I’m planning for a patient appointment shortly after New Year’s, and part of my preparation is putting together the appropriate checklist. Do you use checklists?

I’m a pilot, and before taking off I complete a thorough checklist of items to be certain that the airplane is functioning correctly and is likely to perform as expected, giving me a comfortable ride to my destination and getting me back on the ground safely.

My checklist for patient care is used in much the same way for the preparation, but it’s also used a little differently during the flight. In the airplane, the only reason I usually refer back to my checklist is in an emergency. I review my dental checklist prior to take-off, but I continue to use it throughout to check my position and stay on course.

Don’t forget to get that shade at the beginning, and are you sure that copyplast seats passively? You’ll notice that it tells me when to take an image. Sometimes it’s just too easy to keep on moving and miss that picture that I’ll wish I had taken. My checklist reminds me of that, and I remember why it’s an important image.

You can’t see the back of this sheet, but I always plan the bites I’ll need to take for a specific case and itemize them on the back of the sheet. In the case I’m planning for in a couple of weeks I need several: one with the upper provisionals against the lower anterior provisionals/posterior prep;, one with the upper provisionals against the lower anterior preps/posterior provisionals; one with the upper anterior provisionals/posterior preps against the lower anterior provisionals/posterior preps; and finally, one with the upper anterior preps/posterior provisionals against the lower anterior preps / posterior provisionals. I’m glad I wrote that down.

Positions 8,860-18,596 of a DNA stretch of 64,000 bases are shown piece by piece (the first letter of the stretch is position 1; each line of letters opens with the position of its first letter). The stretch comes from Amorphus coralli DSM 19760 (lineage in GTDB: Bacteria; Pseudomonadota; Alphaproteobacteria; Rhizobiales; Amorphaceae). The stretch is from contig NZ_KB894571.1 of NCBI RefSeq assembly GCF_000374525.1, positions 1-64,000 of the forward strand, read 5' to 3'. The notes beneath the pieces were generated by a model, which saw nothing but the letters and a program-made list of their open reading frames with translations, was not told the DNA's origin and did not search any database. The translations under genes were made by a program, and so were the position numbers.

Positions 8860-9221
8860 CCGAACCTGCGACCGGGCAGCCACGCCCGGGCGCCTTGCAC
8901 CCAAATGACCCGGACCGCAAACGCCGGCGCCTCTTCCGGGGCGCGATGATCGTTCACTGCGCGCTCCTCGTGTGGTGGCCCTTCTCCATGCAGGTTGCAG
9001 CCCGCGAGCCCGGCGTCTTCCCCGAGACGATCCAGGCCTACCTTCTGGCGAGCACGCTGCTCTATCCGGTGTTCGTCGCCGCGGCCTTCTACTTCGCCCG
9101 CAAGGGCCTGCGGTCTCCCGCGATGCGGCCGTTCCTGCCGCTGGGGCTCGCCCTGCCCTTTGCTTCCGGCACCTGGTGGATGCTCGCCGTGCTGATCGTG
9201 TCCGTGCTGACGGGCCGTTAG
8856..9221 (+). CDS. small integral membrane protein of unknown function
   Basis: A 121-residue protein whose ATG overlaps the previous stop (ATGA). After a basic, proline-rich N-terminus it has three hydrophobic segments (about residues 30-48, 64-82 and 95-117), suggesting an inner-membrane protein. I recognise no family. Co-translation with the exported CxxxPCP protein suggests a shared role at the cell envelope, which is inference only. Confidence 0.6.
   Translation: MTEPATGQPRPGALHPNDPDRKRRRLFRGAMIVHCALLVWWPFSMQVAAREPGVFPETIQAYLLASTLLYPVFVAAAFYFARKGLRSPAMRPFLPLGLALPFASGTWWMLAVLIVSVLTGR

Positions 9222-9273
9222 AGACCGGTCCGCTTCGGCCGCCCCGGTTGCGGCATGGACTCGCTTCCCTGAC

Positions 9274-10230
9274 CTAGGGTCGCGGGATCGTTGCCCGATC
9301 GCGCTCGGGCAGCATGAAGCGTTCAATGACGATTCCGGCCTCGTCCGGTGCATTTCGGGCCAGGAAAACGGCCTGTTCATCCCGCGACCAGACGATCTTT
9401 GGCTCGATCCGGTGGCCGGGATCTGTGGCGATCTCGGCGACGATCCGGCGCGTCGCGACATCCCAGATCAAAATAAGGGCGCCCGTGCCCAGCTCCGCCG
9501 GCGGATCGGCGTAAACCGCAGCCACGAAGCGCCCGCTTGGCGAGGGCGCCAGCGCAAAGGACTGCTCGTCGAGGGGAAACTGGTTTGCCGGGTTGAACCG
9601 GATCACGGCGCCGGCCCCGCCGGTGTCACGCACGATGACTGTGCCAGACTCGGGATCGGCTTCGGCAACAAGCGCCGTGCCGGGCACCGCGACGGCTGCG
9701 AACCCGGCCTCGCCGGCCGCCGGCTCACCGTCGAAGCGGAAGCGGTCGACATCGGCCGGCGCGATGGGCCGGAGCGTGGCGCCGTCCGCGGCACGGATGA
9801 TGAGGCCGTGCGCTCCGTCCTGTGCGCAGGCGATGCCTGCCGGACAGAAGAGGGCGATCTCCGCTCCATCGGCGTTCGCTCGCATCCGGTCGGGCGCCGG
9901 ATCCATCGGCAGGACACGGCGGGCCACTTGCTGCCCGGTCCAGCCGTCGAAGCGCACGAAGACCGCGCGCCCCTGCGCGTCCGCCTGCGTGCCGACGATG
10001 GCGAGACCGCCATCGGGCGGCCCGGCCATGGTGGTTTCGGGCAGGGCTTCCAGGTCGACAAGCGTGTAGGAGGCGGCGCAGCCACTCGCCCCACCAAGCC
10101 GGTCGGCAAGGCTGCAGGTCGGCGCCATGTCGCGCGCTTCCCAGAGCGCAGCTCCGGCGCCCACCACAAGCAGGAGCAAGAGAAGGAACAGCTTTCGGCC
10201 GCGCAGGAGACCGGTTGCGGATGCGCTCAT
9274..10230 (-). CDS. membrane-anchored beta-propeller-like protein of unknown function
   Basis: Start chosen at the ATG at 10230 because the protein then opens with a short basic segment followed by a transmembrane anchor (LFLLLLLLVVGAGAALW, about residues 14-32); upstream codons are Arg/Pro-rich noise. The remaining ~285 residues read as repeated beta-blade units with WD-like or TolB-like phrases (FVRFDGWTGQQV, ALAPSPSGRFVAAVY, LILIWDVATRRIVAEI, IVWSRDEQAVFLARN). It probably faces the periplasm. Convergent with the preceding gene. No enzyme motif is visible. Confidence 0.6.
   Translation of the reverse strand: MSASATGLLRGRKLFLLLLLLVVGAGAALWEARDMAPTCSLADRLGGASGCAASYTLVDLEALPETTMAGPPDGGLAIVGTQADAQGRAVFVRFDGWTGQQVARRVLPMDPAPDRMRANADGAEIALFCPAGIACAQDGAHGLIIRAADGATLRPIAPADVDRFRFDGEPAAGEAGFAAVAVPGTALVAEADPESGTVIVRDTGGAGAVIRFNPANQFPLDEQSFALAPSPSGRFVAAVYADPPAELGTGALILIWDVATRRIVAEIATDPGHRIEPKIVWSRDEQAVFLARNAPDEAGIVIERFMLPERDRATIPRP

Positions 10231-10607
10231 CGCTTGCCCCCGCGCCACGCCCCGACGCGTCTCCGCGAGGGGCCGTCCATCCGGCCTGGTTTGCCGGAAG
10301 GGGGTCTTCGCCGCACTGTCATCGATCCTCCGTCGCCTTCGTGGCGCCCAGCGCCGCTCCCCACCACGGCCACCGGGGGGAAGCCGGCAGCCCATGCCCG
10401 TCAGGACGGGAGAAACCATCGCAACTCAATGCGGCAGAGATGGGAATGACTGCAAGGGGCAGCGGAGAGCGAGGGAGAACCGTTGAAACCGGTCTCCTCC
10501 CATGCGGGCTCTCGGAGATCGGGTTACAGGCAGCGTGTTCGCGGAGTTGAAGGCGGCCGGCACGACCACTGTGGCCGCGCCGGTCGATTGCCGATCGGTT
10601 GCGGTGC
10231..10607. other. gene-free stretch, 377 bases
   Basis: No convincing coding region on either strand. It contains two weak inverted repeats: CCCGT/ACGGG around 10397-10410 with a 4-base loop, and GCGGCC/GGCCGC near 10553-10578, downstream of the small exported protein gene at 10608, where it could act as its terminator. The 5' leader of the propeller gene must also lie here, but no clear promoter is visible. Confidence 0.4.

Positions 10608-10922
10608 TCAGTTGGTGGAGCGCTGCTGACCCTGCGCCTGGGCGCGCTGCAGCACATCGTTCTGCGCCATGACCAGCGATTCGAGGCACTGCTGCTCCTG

Since I started doing the checklists, I can honestly say that I’ve been more prepared, more thorough, and more relaxed than ever while treating patients. I’m confident that whatever happens on the flight, I have thought through and noted the things I must do to have the best shot at a good landing.

You might have noticed that the sheet illustrated says “FB of Provisionals.” That’s because the protocol is different if I take the facebow of the preps. Which should you do? Talk to your technician and decide.

If you would like a copy of this esthetic checklist e-mail me and I’ll send it back to you.

gdewood@speareducation.com

Comments

Commenter's Profile Image Rick Bowen
January 12th, 2012
please email me checklists Thank you Rick Bowen
Commenter's Profile Image Tom Leatherman
January 13th, 2012
Hello Gary! I would like to see your checklist as well Thank you! Tom
Commenter's Profile Image Mark Rotsaert
January 19th, 2012
Hello Gary could you please send me a copy of the check list Thank you Mark!
Commenter's Profile Image Stephen A. Eck, D.D.S.
January 22nd, 2012
Dear Gary. Reviewing an article in DE from July 2011, I was curious about the 85 mm macro lens and the wireless flash that are compatible with the Nikon 7000 digital camera. I have this camera and was interested in the lens--is it necessary to use a Nikon lens, or are there other brands that interface? Additionally, which brand and model number of the wireless flash is illustrated in the article's photo? I take routine patient photos now with a Nikon cool-pix 4500 on a macro setting with it's own dedicated wireless flash, but would like to upgrade to the 7000 camera. Thanks for your help. I'm finding your web site interestinf and varied and will be spending some time checking it out. Sincerely, Steve
Commenter's Profile Image Dr Christian Lafrenière
May 29th, 2012
Is it possible to receive the form you fill when a new patient is calling for a first visit apointment. Thank you !
Commenter's Profile Image Shane Seefeldt
April 1st, 2013
Assignment complete